I have a friend who is quite liberal. She’s basically a good person, other than her liberal tendencies to embrace liberal causes. She’s a very good person, full of love, kindness, and compassion. She thinks in terms of compassion. I on the other hand am cold, hard, and don’t really care about issues dealing with humanity, other than the expansion of humanity into space. I have a tendency to think that government needs to stop regulating humanity. I do think that food assistance is better than community based food banks. No person in this country should be without food or shelter. Thanks to ‘Obamacare’ no one had decent insurance, anymore. More and more of us are doing without.
The real difference between us is that I’m a foreign policy and military wonk. My friend believes in the positive aspects of human nature. She has a tendency to see people as good. I, on the other hand, have a healthy respect for the fact that people are always going to live down to the lowest common denominator. When they don’t, I am always shocked.
When it comes to leaders, I think that the POTUS should be more involved in leadership than day by day things. We were discussing Hillary Clinton on her work with children. To my friend, that is a great asset. To me, it doesn’t mean a darn thing. I’m more interested in someone who knows how the markets work. I want foreign policy, and someone who is not going to go around starting World War III.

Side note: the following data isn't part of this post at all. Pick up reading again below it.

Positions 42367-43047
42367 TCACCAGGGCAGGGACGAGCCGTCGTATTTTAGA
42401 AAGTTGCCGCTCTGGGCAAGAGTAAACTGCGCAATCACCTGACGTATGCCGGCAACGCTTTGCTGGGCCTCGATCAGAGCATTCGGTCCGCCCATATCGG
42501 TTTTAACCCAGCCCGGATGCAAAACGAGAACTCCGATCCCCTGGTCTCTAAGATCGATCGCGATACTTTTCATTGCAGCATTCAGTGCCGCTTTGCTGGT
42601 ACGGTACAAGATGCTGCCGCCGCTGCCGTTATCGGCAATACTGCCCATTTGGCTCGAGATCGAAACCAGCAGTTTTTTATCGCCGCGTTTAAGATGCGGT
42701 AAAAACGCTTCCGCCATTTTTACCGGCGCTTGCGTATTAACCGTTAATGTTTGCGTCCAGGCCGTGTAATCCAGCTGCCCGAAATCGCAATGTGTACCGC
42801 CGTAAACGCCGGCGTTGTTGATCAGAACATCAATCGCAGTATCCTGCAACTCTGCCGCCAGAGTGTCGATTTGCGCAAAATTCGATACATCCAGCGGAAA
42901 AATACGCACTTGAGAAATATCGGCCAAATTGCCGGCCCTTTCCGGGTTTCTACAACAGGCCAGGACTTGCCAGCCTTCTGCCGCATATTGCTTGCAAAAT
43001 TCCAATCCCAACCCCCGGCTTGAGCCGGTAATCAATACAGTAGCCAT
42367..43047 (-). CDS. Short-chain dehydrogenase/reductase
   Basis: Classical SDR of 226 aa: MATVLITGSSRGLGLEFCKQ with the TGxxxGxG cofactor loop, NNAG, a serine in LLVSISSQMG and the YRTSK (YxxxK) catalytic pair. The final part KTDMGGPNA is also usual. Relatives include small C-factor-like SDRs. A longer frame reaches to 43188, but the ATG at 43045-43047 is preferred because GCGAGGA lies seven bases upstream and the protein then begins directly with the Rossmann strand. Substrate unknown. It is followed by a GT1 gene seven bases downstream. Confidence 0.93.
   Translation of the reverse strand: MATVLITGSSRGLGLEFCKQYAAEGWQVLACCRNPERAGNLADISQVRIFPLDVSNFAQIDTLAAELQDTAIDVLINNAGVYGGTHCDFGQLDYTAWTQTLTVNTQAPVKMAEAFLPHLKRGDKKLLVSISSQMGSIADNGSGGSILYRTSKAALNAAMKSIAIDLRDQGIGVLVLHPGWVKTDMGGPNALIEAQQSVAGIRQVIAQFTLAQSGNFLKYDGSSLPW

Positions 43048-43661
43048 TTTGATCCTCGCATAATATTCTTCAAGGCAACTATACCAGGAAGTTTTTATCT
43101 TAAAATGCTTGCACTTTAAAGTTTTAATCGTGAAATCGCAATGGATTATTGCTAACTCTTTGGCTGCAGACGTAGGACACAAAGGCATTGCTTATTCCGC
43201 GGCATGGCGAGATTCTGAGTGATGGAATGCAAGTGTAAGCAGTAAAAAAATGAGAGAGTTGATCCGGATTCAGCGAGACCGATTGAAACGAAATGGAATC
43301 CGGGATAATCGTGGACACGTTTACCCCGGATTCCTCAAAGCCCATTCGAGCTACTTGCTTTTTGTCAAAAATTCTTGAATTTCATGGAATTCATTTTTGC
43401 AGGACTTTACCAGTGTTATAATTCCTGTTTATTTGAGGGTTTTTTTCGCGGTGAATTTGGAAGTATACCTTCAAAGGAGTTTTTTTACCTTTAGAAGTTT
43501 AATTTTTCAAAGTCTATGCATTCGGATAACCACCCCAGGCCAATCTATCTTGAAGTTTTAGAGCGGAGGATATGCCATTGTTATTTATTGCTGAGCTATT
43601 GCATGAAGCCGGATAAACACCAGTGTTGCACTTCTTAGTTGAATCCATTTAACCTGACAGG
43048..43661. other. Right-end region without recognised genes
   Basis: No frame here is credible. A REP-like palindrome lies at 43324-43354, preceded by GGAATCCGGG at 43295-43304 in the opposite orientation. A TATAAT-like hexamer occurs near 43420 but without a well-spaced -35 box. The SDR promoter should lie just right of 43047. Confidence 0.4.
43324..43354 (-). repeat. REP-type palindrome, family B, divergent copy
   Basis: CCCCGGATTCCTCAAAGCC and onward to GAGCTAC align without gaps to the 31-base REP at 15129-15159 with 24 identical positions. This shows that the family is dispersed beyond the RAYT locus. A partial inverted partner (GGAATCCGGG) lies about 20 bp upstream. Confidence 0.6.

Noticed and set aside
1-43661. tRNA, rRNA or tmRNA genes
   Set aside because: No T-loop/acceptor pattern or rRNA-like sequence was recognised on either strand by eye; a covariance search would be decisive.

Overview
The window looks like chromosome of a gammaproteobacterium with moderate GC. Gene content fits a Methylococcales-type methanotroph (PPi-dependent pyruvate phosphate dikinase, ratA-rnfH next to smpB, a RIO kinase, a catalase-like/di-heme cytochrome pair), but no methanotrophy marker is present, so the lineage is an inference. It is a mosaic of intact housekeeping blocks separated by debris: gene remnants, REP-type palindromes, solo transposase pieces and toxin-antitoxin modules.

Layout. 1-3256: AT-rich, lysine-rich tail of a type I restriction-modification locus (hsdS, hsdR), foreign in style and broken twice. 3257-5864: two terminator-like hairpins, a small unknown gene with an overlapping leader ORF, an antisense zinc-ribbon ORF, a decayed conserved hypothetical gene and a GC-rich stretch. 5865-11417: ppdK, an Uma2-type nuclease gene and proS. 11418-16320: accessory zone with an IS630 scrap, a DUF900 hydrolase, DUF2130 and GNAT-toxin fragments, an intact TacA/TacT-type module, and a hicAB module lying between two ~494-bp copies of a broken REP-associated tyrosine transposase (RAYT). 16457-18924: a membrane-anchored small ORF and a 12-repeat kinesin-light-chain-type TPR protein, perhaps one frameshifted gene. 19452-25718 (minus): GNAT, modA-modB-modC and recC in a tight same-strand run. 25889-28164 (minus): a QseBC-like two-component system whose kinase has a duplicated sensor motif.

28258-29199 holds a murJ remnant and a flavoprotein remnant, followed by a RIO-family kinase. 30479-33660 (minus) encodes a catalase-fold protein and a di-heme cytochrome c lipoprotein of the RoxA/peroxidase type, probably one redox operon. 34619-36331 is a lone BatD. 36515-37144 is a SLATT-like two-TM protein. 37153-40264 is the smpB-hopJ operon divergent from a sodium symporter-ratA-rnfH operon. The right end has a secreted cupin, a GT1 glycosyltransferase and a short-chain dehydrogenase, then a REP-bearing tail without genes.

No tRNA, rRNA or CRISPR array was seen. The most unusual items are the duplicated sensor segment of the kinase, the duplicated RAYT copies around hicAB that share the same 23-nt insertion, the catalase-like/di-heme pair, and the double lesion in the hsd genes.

We see the world differently. It doesn’t indicate that I’m right and she is wrong, or she is wrong and I am right. We just look at things from a different point of view. We can also argue about it, and remain friends. It had dawned on me we’ve known each other since 1998. In other words, we know each other. I’m sure she’s ready to have me committed and I’m just frustrated, but that’s life.
My mother has a story about her mother. My mother’s grandfather Froehlich was a die-hard Republican. Her mother’s father, Thomas Moore, was a yellow-dog Democrat. They dearly loved one another but did nothing but argue politics. Nana would get fed up with it and kick them both out of the house, telling them to stay out until they quit arguing. They would stand up, shake hands, and shake heads as they would go outside, completely annoyed with Nana, for refusing to allow them to argue at the dinner table. Once outside, the argument began anew. According to my mother, this was their habit, every Sunday, since around 1924! My mother swears up and down that her grandfather Moore voted for Nixon in 1960. Her father said that he couldn’t stand Nixon and told him he’d voted for Kennedy. So – another political argument would began.
It’s the same thing here.